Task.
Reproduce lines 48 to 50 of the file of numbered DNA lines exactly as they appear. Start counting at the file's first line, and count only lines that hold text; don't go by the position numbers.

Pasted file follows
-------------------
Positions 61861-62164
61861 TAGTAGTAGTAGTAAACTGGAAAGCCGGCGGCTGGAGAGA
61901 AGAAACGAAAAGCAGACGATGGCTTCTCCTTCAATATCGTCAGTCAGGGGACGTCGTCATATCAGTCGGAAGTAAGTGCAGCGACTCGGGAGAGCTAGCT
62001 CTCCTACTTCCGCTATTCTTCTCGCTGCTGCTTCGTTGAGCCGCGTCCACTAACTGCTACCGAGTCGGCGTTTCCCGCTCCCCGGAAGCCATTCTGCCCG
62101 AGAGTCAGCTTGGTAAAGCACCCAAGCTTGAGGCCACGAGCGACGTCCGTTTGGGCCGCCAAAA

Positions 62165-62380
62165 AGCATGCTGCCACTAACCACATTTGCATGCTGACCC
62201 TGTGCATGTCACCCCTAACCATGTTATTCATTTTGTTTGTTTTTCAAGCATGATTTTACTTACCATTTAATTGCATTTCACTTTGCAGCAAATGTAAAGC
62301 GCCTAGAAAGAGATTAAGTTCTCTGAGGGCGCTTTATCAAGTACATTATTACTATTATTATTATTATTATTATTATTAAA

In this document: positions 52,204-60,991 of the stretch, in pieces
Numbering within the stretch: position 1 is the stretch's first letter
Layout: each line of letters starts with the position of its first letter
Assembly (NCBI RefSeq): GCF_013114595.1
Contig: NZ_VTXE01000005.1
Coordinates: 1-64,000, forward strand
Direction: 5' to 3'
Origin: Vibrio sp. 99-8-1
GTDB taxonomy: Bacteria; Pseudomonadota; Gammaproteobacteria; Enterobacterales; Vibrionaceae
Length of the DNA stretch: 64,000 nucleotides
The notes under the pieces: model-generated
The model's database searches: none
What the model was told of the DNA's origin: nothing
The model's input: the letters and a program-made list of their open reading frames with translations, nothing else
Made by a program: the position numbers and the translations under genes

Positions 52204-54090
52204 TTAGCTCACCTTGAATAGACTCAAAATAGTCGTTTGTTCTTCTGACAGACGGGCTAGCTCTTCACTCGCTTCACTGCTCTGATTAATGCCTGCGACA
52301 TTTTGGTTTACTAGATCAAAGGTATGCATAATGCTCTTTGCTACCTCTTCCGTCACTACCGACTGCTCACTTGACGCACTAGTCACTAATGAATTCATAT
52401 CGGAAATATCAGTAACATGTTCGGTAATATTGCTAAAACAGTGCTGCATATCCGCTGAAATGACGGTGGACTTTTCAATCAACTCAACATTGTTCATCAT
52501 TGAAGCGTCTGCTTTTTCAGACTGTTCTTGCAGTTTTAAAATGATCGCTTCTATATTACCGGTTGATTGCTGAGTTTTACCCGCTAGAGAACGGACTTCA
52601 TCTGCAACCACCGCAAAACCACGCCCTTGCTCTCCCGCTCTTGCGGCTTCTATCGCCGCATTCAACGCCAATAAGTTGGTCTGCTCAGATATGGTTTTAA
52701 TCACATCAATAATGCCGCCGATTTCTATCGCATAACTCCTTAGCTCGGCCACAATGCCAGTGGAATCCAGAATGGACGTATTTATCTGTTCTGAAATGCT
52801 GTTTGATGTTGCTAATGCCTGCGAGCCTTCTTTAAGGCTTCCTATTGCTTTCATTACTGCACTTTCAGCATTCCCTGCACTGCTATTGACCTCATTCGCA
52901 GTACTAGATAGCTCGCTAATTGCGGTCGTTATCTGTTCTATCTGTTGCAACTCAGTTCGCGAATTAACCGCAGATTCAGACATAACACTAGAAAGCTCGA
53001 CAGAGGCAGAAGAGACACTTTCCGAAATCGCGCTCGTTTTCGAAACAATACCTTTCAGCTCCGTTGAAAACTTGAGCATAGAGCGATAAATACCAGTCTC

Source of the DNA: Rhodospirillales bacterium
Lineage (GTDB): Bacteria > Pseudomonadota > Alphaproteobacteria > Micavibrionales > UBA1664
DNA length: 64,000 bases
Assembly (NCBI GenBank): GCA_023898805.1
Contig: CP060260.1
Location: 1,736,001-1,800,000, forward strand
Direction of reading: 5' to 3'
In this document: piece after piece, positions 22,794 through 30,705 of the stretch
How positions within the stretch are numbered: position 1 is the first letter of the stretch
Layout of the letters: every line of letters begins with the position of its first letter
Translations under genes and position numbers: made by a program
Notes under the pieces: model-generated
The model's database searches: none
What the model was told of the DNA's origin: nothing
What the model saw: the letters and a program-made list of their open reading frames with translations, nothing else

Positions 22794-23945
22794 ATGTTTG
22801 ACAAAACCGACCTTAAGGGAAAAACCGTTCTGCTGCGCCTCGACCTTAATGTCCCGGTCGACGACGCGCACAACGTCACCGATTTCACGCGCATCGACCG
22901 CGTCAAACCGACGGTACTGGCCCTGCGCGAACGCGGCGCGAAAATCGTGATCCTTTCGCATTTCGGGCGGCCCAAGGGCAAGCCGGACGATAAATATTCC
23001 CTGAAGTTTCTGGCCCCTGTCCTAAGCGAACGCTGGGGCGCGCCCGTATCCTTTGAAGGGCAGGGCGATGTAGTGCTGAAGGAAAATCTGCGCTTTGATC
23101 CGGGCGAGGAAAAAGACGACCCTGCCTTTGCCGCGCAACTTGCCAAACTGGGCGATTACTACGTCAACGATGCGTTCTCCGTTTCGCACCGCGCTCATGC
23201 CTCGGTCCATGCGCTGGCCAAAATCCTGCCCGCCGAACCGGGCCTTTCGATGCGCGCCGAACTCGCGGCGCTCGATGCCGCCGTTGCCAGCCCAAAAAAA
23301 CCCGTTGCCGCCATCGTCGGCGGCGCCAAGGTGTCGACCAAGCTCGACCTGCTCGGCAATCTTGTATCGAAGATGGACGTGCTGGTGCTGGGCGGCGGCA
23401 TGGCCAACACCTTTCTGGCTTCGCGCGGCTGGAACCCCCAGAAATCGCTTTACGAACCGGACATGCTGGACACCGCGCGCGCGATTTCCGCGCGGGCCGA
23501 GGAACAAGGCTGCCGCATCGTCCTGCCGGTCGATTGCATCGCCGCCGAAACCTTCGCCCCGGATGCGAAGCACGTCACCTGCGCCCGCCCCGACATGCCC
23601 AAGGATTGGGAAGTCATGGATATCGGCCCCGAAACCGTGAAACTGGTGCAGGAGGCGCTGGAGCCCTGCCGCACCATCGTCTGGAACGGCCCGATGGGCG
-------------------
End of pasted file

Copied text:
What the model was told of the DNA's origin: nothing
What the model saw: the letters and a program-made list of their open reading frames with translations, nothing else

Positions 22794-23945